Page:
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her after her husband's decease. I went with as much promptitude as possible. Mr. Sliter had died in a fit of drunkenness, and his bloated body was laid out in all the state that extreme poverty could assume, in the small apartment, the common bedroom and parlour of the miserable pair. In an old chair, from which hung the broken rushes, sat his wife, rocking in the restlessness of unoccupied grief.
I took her hand, and was about offering her consolation; but her sorrow was not of that sort that breaks the heart in silence, and I was interrupted by her dolorous voice, preceded by a long drawn sigh.
“Death is a dreadful thing, ma'am. Mr. Sliter, poor man, that's dead and gone, and I have lived nigh twenty year together. It's hard to be left a lone voman, as it vere. nobody's enemy but his own. I shall be a lone body indeed,”—and she put her handkerchief to the corners of both
eyes. I commenced once more the usual commonplace attempts at consolation, when looking up,
she said briskly, “Miss Packard, do viders vear weils now ?"
This miserable attempt at the semblance of mourning first led me to speculate on the propriety of black apparel for the bereaved. If our friends
are virtuous, and our belief in Christianity sincere, why assume a mourning robe, when they are clothed in the white garments of immortality? Why shroud our heads, when theirs are crowned with amaranthine wreaths ? Why utter sighs of wo, when they are hymning to celestial harps, amid celestial choirs ? And when a case occurs where those who should have loved us have rent our hearts by sin, or broken them by harshness, and the weary spirit, shrinking from observation, turns on itself to commune in silence, why assume the ostentation of regret before an unsympathizing world ?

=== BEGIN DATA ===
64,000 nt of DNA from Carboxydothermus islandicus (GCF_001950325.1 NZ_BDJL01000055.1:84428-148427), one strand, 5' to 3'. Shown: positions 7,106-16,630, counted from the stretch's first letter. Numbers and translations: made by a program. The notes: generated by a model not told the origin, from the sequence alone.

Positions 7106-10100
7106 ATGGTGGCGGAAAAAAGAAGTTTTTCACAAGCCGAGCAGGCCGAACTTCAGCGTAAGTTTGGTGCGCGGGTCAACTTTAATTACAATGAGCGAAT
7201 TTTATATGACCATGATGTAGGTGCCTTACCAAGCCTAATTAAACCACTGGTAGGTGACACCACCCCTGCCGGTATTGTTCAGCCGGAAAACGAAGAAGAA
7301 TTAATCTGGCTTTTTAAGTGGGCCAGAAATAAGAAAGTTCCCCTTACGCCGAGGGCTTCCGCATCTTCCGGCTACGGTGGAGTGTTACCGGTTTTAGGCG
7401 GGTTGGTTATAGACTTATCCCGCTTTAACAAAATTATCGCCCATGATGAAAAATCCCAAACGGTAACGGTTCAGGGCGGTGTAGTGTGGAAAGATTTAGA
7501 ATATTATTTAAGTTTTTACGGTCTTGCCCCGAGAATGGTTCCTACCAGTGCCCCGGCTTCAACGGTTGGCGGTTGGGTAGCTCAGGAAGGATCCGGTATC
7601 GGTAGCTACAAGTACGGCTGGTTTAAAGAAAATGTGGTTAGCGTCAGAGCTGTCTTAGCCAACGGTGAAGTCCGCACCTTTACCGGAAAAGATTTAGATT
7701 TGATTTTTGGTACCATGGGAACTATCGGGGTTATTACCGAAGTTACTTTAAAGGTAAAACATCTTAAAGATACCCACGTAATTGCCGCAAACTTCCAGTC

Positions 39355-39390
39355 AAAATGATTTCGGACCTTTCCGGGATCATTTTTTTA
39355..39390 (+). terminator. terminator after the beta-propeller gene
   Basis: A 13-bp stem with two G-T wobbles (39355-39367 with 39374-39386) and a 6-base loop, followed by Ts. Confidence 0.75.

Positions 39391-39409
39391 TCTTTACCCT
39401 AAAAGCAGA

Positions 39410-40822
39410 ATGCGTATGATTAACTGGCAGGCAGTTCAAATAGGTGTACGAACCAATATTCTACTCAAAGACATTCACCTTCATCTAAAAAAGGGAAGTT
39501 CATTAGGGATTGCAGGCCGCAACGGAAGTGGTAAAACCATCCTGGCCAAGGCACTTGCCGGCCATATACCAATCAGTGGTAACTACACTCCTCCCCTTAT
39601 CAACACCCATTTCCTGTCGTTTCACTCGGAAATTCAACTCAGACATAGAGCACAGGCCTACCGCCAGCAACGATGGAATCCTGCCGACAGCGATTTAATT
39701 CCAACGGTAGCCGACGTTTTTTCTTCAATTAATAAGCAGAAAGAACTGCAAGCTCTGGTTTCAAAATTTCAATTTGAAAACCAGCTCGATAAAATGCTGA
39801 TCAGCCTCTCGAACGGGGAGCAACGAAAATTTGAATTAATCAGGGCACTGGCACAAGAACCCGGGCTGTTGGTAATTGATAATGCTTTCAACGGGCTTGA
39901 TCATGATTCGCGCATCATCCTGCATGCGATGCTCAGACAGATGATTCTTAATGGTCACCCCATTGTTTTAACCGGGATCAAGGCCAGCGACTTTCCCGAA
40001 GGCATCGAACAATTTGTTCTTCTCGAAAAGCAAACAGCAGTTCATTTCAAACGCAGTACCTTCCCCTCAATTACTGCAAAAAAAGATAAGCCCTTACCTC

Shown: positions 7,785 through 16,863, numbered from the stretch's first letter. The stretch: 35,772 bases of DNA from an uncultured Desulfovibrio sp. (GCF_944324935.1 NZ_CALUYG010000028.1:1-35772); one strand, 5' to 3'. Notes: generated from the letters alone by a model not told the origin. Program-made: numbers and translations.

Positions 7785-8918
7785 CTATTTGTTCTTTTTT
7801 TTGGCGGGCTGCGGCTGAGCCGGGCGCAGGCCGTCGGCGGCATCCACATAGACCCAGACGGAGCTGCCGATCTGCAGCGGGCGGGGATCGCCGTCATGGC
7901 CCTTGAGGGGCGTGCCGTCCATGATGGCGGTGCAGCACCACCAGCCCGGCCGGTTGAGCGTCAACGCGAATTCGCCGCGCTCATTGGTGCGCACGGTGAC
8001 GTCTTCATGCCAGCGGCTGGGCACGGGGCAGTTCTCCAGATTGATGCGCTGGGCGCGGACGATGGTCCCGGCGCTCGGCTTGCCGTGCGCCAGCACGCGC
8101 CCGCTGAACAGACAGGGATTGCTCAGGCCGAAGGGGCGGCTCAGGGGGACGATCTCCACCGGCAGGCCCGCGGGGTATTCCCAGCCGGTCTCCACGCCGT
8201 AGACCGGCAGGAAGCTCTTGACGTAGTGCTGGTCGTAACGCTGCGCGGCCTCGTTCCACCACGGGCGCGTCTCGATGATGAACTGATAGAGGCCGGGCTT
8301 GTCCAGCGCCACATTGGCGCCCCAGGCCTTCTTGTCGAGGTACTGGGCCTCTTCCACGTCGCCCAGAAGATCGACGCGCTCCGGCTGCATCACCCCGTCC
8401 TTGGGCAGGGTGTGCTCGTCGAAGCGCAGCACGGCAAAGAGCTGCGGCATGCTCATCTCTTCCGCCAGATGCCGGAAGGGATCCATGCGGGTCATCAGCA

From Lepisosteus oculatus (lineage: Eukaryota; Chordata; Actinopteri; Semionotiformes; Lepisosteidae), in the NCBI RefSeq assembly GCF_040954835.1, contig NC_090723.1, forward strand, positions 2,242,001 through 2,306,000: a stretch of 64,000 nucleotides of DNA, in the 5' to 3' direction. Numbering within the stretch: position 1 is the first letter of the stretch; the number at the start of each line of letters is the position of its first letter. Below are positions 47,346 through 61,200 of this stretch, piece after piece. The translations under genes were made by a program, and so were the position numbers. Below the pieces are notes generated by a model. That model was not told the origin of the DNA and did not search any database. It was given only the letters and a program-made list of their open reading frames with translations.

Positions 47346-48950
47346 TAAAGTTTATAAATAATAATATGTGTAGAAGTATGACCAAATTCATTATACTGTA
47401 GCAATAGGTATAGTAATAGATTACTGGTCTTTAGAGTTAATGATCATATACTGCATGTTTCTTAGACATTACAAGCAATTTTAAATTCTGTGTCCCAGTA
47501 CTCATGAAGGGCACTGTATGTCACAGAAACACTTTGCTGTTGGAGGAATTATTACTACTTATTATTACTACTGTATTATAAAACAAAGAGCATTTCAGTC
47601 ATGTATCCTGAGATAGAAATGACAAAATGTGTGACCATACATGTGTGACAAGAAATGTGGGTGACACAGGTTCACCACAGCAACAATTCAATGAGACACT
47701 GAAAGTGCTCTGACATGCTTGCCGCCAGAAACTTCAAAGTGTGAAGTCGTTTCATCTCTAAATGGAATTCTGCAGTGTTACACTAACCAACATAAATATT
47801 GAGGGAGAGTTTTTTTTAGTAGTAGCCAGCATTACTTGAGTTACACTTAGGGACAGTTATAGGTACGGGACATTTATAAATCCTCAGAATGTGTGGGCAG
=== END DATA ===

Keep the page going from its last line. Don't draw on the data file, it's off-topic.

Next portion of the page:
Yet let me not treat lightly or harshly a prejudice founded on the delicate impulses of na ture. Perhaps the hand that writes these strictures might be the first to mould those sombre monuments which affection raises to departed
friends, and would be the last to lay aside the time-honoured associations that cluster in the day of earthly separation.
However this may be, Mrs. Sliter, with a veil of proper dimensions, followed him to the grave who had thrice kicked her out of doors; actually, if not nominally, caused the death of her only infant by brutality; left her whom God and society demanded him to support, a miserable pauper, and gone down to the tomb, a bloated carcass, to meet the changes, for weal or wo, of an endless immortality.
A TEMPERANCE LECTURE TO MY COUSIN
She could go near the precipice, nor dread
The Borough. It seems to me a dream, that I once cleansed and replenished a gin and brandy decanter every Saturday morning. My “swords are turned into ploughshares, and my spears into pruning hooks ;" for there they stand, the pictures of innocence, converted into water-crafts and molasses bottles.
Let every housekeeper seriously look back through her past experience, and ask herself how many individuals (unintentionally of course) she has led into temptation with these polished seducers : and if she has herself escaped a pit where so many of the bright and
good have fallen, offer up a prayer of thank fulness.
I know not how others may have felt, but my soul has often been wrung with anguish at the utter hopelessness of preventing any individual, who has betrayed a tendency to intemperance, from plunging daily further and further into sin, when the means were spread out before him, leaving unchecked his vitiated taste.
Edward, like others, provided liquors for his sideboard, but only drank them as the compliment which society demanded with his guests. William Ingols, my cousin, an interesting young man, entered his office as a student, and resided with us. He was confiding and communicative, and I soon began to love him as a member of our household. At his first dinner, Edward joined him in a glass of brandy and water; on succeeding days he took it unsolicited; in a short time he drank at the sideboard before dinner; and, in a few weeks, repeated the draught at bedtime.
I asked Edward's advice on what was to be